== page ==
ALLEN: Can you find the Escape Key?

Opinion May 06, 2015 by Sean Allen Brant News

The first rule of Escape Key is that I can’t talk about Escape Key.

At least, not the specifics of the puzzles, mystery, intrigue, riddles and code-breaking that takes place within the game itself.

To reveal much more than the fact that it was a boatload of fun, would be to spoil some of that fun for the rest of you.

Having not participated in an escape room game before, I wasn’t sure what to expect. I was aware of the popularity of the business model, with more than 40 of them purported to be located within the GTA.

But there wasn’t one in Brantford, so I had never had the chance to try one out.

Escape Key is a work of passion by a group of friends and family.

The group is made up of Steve Tibbett and Samantha Tibbett, Carl Madden and Kaitlynn Denton, Amanda Madden, Wendy and Kim Shaver, Karina Hunter and her husband Dan, as well as their daughter Devin.

“We noticed there isn’t a lot to do for family fun and adventures,” Karina Hunter said. “We had so much fun at the (escape room) in Kitchener-Waterloo, we decided we needed to do this.”

Six months of work went in to building an escape room that goes the extra mile – both in its intricacy and design.

I don’t have a baseline for comparison, but the fact that my wife and I were researching other escape rooms in the region over lunch afterward should be an indicator of how much fun it was.

In fact, I’ll take it one step further – we spent even more time planning on how to go back to Escape Key and try the same adventure again to get even further.

Yes, alas, we did not make it out.

The storyline for the group’s first escape room is that you have been hired by a company to convince the fictional Lady Evelyn to sell her family’s research. You’ve been warned not to continue to pester her.

As a result, you start in a room, handcuffed and with a clock ticking down from 60 minutes before you will meet “a terrible end.”

You might think that an escape room is a one-and-done experience, and that may be the case if you make it out. But not reaching the end leaves me wanting another chance, even though the first part of the adventure won’t surprise me.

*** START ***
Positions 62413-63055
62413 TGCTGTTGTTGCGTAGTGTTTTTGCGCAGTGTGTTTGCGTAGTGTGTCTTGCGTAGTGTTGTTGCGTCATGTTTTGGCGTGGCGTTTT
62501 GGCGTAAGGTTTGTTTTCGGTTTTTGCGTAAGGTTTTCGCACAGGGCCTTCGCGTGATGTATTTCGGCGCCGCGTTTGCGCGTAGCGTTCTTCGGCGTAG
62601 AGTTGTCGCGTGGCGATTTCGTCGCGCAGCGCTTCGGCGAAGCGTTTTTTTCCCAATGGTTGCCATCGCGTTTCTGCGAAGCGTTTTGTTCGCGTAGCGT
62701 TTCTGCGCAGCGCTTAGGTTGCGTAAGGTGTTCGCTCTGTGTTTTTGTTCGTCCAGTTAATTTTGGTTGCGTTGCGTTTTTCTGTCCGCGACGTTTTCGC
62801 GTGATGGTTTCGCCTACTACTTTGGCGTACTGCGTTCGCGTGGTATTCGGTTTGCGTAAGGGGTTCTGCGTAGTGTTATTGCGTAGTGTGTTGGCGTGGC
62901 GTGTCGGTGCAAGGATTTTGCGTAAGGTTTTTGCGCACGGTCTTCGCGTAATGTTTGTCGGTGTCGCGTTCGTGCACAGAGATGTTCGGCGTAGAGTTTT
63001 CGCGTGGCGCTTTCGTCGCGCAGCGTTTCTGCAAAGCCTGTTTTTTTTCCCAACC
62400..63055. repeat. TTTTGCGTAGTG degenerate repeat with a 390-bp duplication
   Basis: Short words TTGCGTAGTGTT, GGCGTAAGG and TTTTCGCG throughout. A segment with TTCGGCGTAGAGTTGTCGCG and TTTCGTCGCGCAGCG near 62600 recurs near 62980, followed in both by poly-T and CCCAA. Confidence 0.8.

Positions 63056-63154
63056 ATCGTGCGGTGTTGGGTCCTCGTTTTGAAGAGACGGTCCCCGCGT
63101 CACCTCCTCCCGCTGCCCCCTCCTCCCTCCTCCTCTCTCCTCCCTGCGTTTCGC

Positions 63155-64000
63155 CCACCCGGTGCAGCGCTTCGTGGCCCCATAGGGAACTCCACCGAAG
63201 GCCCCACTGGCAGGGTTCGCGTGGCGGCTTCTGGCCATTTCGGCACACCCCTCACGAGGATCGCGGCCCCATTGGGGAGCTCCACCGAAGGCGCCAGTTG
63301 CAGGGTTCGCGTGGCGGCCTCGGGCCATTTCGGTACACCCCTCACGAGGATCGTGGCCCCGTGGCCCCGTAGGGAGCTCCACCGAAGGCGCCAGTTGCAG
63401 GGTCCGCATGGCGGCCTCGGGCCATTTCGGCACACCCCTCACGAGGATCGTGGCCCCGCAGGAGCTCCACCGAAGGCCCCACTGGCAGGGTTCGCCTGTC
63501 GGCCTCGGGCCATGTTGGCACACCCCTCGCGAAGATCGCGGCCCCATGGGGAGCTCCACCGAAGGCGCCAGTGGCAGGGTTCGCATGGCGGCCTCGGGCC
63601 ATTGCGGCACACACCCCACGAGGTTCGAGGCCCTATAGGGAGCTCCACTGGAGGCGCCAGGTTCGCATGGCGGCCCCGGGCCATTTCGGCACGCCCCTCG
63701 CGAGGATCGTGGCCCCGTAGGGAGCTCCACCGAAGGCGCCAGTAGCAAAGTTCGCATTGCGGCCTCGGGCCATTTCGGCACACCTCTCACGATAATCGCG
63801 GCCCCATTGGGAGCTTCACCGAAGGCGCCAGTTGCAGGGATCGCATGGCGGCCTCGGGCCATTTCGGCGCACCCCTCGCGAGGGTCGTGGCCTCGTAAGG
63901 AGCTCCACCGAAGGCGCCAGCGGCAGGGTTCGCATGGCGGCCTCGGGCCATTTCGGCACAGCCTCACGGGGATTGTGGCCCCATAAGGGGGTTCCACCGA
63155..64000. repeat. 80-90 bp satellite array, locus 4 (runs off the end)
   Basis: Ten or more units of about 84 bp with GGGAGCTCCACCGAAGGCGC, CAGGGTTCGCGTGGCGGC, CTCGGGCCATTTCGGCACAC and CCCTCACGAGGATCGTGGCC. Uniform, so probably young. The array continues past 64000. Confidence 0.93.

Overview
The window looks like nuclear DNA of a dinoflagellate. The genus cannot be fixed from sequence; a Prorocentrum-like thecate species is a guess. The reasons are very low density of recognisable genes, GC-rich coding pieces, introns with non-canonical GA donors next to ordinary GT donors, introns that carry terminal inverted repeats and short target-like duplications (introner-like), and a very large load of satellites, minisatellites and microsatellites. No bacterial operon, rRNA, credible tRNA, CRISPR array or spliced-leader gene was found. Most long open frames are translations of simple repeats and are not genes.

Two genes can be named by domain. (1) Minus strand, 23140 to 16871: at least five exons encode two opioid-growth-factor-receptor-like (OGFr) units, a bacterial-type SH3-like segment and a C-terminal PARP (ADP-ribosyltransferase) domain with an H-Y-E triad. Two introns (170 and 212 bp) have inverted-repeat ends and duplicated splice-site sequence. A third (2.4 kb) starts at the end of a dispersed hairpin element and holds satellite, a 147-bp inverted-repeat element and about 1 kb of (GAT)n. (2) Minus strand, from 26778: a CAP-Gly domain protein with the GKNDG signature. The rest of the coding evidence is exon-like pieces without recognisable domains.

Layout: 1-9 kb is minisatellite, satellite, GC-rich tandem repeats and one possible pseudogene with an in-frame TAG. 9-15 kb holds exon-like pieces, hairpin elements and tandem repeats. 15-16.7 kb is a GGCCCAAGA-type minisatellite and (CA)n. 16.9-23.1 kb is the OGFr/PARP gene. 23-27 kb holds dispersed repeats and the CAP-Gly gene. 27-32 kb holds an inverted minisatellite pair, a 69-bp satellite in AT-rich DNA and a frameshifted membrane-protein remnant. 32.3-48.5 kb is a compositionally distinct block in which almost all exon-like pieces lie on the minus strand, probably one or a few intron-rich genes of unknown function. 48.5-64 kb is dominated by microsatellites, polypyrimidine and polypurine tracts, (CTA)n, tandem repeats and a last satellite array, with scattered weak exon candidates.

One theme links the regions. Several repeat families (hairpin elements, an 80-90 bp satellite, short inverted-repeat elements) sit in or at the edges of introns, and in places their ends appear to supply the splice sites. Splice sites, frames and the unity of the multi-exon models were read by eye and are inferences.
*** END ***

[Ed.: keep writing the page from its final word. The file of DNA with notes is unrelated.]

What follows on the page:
There is a score system in place. The “Brant Gnus” team – myself, my wife Trista, Norfolk News editor J.P. Antonacci and his friend Alex – managed to get the highest score so far based on how far we made it to the game and the completion of a number of side challenges.

Escape Key is celebrating a grand opening this weekend by offering gifts and a $200 prize for the best score this weekend.

There are no walk-ins to the 20 Roy Blvd. facility. An appointment must be booked online at EscapeKey.ca.

You need a minimum of four players on the weekend, but eight can be accommodated. And trust me, the more the merrier.

ALLEN: Can you find the Escape Key?

New adventure business tests limits of puzzle solving and fun

Opinion May 06, 2015 by Sean Allen Brant News

The first rule of Escape Key is that I can’t talk about Escape Key.

At least, not the specifics of the puzzles, mystery, intrigue, riddles and code-breaking that takes place within the game itself.

To reveal much more than the fact that it was a boatload of fun, would be to spoil some of that fun for the rest of you.

Having not participated in an escape room game before, I wasn’t sure what to expect. I was aware of the popularity of the business model, with more than 40 of them purported to be located within the GTA.

But there wasn’t one in Brantford, so I had never had the chance to try one out.

Escape Key is a work of passion by a group of friends and family.

The group is made up of Steve Tibbett and Samantha Tibbett, Carl Madden and Kaitlynn Denton, Amanda Madden, Wendy and Kim Shaver, Karina Hunter and her husband Dan, as well as their daughter Devin.

“We noticed there isn’t a lot to do for family fun and adventures,” Karina Hunter said. “We had so much fun at the (escape room) in Kitchener-Waterloo, we decided we needed to do this.”

Six months of work went in to building an escape room that goes the extra mile – both in its intricacy and design.

I don’t have a baseline for comparison, but the fact that my wife and I were researching other escape rooms in the region over lunch afterward should be an indicator of how much fun it was.